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home | Acid Test Chronicles | The Acid Test Chronicles - Page 26 - . . .
 

Poster for the SF State Cafeteria Acid Test - Sept. 30, Oct. 1, 2, 1966
Poster for the SF State Cafeteria Acid Test - Sept. 30, Oct. 1, 2, 1966

The Acid Test Chronicles - Page 26 - SF State Cafeteria Acid Test- Sept. 30, Oct. 1, 2, 1966

   3 Day Acid Test event. The last real Acid Test, where the Grateful Dead actually played. The Dead missed the Acid Test Graduation on Oct. 31, 1966, and ended up playing at the "Dance of Death" at Longshoreman's Hall instead.

   "Kesey had been in Mexico eight months and was now ready to make his presence known in San Francisco. He began to make surprise public appearance in the bay area - a bold action considering his fugitive status - including one at the "Whatever It Is" festival put on by Stewart Brand." - On the Bus - Paul Perry - Page 176

   Ed McClanahan: "Whatever It Is was kind of a bullshit occasion, to tell you the truth. They smashed an old car with hammers and that kind of stuff. There was some kind of athletic event with a big weather balloon. The bus was there in a very public way, and Ken was walking around in a pork pie hat and his old beat-up sports coat, carrying a tape recorder and pretending to be collecting bird calls. Here he was, a wanted man, yet this was his disguise.
   I spent a long time wandering around with him on the San Francisco State campus. He was amazingly cool, especially considering that the police were looking for him everywhere. You know Ken though, he knows no fear.
   The Grateful Dead played that night in some ballroom and there was a campus radio station that the Pranksters had rigged up so Kesey could broadcast to the assembled multitudes; but that wasn't going to happen until very very late."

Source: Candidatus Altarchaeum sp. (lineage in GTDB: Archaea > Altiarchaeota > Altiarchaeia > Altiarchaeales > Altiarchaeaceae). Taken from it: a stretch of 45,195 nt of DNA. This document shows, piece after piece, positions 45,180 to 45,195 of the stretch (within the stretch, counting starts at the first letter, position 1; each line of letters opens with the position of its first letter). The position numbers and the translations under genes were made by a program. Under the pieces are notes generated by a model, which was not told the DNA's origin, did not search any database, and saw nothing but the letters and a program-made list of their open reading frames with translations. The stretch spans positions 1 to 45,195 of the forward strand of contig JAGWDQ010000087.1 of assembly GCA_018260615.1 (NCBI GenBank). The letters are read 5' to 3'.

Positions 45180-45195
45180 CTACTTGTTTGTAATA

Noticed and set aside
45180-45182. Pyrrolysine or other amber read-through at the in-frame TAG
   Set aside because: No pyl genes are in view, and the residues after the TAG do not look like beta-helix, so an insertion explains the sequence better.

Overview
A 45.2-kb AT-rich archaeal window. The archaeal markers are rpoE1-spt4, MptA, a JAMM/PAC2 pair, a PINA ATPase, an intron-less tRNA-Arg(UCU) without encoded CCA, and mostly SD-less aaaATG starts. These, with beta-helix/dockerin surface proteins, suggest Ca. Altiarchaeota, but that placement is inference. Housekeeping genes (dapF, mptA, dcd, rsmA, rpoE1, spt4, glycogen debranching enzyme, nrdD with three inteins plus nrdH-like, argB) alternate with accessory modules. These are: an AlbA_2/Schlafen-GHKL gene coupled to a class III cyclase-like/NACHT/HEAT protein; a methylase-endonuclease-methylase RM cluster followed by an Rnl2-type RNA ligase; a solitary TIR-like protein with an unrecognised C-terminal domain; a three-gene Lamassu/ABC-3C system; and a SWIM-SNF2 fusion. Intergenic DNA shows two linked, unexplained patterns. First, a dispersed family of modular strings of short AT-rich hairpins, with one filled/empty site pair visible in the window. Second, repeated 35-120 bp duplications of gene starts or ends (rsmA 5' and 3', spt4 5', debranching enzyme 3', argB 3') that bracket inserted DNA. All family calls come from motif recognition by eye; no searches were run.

Wavy Gravy: "I don't remember much about Whatever It Is. We ran into Owsley at the airport. He had a hollow shark's tooth filled with some stuff that he dropped on my tongue. I remember feeling extremely glint. Neal and I used to share a microphone. That's what we did at Whatever It Is. He threw a word at me and I threw a word at him. We'd create sentences and paragraphs and who knew where they were coming from.
   That was one thing about Neal, he was always about three minutes ahead of everyone else. I don't know if he was a genius, because as Thelonius Monk says, "Everybody is a genius at being themselves." But I have found that the road life is filled with people smoking at the ears to be like Neal. Little do they realize that it was hard enough for Neal to be Neal.

   Steve Lambrecht: "I was in charge of music for Whatever It Is. That was my intro into the music business, and I decided real fast I did not want to do that. Bill Graham agreed to loan us the Jefferson Airplane and the Paul Butterfield Blues Band after midnight. So we got them, free, and there was going to be an enormous jam session that was going to last all night long. It would have been really hot, but it freaked out the police so they closed it down. And that was the last major Acid Test." -- On the Bus - Paul Perry - Page 176-77

   "It was at the San Francisco State gig that Rock Skully's then-girlfriend, Valerie Steinbrecher, known as "Tangerine," remembers watching Mountain girl and Jerry Garcia "connect. As far as I know, it went boom! He played to her all night. You could feel it," she says, like a stroke of lightning. Mountain Girl had cut her long dark hair and dyed it blond. Sunshine was two or three months old, and her mother carried her around in a little straw basket. "She's an R. Crumb hippie-chick vision, swinging her bright orange bleached hair...her kid with Kesey bouncing in the basket on her back, and just beaming at Jerry," Scully recalls. Jerry had pursued this celebrated young Prankster with an intensity that was almost, but not quite, as fierce as the intensity with which he worked on a new song or chord change." -- Sweet Chaos - Carol Brightman - Page 94